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Work Done and final temperature of 5 mols of Ideal Gas

  1. May 18, 2008 #1

    TFM

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    [SOLVED] Work Done and final temperature of 5 mols of Ideal Gas

    1. The problem statement, all variables and given/known data

    Five moles of an ideal monatomic gas with an initial temperature of 129 degrees Celsius expand and, in the process, absorb an amount of heat equal to 1160 Joules and do an amount of work equal to 2020 Joules.

    What is the final temperature of the gas?

    2. Relevant equations

    [tex] W = -nR(T_f - T_i) [/tex]

    3. The attempt at a solution

    I have used the above formula before, and it worked then but doesn't appear to be working as well now

    [tex] 2020 - 1160 = -5*8.31(T_f - 129) [/tex]

    [tex] 420 = -41.55(T_f - 129) [/tex]

    [tex] -10.1 = T_f - 129 [/tex]

    [tex] T_f = -10.1 + 129 [/tex]

    This gives me 118.9, which I have entered, and it says that:

    " Not quite. Check through your calculations; you may have made a rounding error or used the wrong number of significant figures. "

    I have tried also 120 as well, with the same response!

    I doubt its the formula, because I have used it before? Any Ideas?

    TFM
     
  2. jcsd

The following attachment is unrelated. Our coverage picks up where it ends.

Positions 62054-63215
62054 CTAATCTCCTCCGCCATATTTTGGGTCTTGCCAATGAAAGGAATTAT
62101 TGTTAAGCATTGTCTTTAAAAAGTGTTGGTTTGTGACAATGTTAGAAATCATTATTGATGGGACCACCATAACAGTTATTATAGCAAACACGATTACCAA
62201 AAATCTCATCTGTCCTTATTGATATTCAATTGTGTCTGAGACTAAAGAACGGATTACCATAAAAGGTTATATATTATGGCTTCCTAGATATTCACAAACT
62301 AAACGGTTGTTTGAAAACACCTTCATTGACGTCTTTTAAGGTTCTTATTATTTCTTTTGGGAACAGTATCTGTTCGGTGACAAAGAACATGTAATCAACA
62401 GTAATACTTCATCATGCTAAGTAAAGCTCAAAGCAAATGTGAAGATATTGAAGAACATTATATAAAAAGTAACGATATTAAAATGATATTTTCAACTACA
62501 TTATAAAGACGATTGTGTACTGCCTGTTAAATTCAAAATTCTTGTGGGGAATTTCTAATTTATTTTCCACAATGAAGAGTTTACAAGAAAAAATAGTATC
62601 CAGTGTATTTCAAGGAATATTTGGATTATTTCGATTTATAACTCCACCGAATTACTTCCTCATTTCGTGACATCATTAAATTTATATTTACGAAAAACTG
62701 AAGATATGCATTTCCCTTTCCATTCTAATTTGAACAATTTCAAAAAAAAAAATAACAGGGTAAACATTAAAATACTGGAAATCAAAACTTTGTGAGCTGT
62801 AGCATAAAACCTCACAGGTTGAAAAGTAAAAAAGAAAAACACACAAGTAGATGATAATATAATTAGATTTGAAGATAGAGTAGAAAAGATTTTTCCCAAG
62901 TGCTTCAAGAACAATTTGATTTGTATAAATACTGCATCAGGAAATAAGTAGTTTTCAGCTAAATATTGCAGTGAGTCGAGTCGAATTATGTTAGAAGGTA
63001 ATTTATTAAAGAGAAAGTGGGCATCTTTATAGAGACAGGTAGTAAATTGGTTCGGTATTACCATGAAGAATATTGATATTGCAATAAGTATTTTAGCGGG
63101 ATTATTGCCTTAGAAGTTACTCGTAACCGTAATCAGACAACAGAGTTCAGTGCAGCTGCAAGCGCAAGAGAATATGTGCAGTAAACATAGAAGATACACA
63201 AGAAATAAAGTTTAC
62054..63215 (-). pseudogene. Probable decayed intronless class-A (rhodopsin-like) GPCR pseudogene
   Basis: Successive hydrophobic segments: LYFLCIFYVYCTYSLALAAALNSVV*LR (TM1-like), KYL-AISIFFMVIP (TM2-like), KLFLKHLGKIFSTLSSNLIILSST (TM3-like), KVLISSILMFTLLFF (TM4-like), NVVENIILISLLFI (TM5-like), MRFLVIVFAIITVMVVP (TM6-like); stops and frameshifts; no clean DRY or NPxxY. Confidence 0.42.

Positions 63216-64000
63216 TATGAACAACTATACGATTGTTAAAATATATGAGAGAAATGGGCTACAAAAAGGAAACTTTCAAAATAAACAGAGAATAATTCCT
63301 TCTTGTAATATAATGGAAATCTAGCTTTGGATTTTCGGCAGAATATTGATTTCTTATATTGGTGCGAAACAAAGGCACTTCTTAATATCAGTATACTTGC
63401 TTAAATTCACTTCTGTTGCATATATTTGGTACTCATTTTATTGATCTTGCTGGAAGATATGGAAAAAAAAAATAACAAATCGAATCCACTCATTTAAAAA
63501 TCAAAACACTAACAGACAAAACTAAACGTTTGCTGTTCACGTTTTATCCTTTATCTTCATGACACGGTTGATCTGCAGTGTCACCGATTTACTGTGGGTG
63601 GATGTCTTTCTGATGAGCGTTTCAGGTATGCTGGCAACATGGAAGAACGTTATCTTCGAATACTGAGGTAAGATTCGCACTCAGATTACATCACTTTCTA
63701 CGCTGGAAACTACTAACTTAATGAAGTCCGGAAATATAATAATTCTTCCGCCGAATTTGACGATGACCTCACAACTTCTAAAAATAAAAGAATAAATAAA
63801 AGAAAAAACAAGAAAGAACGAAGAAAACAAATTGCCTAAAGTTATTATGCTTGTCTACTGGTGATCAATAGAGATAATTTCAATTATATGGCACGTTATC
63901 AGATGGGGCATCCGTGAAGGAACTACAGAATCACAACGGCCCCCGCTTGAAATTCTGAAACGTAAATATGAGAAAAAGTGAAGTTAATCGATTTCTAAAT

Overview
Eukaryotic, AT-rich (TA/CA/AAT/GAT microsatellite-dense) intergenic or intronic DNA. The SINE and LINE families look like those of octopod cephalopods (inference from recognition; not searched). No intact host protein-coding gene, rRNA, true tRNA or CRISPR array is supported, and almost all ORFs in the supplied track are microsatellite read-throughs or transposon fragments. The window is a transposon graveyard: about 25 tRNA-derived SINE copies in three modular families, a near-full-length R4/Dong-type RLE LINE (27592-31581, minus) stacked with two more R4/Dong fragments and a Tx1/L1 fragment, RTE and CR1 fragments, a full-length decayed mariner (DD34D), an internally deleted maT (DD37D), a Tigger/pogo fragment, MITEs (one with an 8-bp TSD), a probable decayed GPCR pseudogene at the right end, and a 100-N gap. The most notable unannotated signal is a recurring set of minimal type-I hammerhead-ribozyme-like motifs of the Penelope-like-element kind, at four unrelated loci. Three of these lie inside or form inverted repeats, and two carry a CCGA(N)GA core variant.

3. May 18, 2008 #2

    Doc Al

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    Staff: Mentor

    How does the internal energy of an ideal monoatomic gas relate to its temperature? (Your formula is not quite right.)
     
  4. May 18, 2008 #3

    TFM

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    Would that be this:

    [tex] U = \frac{1}{2}nRT [/tex] per degree of Freedom.

    ?

    TFM
     
  5. May 18, 2008 #4

    Doc Al

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    Staff: Mentor

    Yes! And how many degrees of freedom are there?
     
  6. May 18, 2008 #5

    TFM

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    There are three degrees of Freedom, since it is a monatomic gas.

    TFM
     
  7. May 18, 2008 #6

    Doc Al

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    Staff: Mentor

    Good. Now finish it up.
     
  8. May 18, 2008 #7

    TFM

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    This would be:

    [tex] U = \frac{3}{2}nRT [/tex]

    Can the T part be [tex] T = (Tf - Ti) [/tex]

    ?

    TFM
     
  9. May 18, 2008 #8

    Doc Al

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    Staff: Mentor

    Yes.

    If you rewrite the above equation in terms of changes in U and T (as you should), yes.
     
  10. May 18, 2008 #9

    TFM

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    Would the change in U still be 420?

    TFM
     
  11. May 18, 2008 #10

    TFM

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    I tried:

    [tex] U = \frac{3}{2}nR(T_f - T_i) [/tex]

    and put in:

    [tex] 420 = \frac{3}{2}(5)(8.31)(T_f - 129) [/tex]

    IOt gave me an answer of 122, I put it in, And MP gas said itis wrong, and I have used up all my tries. Any ideas where I could have gone wrong?

    TFM
     
  12. May 18, 2008 #11

    Doc Al

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    Staff: Mentor

    Arithmetic error: 1160 - 2020 = ?
     
  13. May 18, 2008 #12

    TFM

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    Drat! I put 2020 - 1600 into my calculator by mistake!!! Putting in 860, I get the final temperature to be 115

    Thanks for the help, even if my sillyness cost me :rolleyes:,

    TFM
     
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